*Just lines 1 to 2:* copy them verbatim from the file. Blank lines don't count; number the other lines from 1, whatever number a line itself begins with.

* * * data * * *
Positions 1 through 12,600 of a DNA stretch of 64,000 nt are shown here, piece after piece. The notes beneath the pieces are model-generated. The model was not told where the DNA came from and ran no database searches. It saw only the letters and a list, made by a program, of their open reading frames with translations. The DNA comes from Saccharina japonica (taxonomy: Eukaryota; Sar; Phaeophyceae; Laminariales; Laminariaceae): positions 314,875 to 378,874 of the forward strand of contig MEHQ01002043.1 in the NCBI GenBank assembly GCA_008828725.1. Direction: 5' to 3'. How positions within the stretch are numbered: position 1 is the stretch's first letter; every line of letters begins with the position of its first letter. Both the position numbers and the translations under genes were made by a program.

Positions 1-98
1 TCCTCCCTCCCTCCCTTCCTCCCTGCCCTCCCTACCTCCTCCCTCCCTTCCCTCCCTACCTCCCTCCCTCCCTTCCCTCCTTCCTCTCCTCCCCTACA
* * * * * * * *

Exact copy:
Positions 1 through 12,600 of a DNA stretch of 64,000 nt are shown here, piece after piece. The notes beneath the pieces are model-generated. The model was not told where the DNA came from and ran no database searches. It saw only the letters and a list, made by a program, of their open reading frames with translations. The DNA comes from Saccharina japonica (taxonomy: Eukaryota; Sar; Phaeophyceae; Laminariales; Laminariaceae): positions 314,875 to 378,874 of the forward strand of contig MEHQ01002043.1 in the NCBI GenBank assembly GCA_008828725.1. Direction: 5' to 3'. How positions within the stretch are numbered: position 1 is the stretch's first letter; every line of letters begins with the position of its first letter. Both the position numbers and the translations under genes were made by a program.

Positions 1-98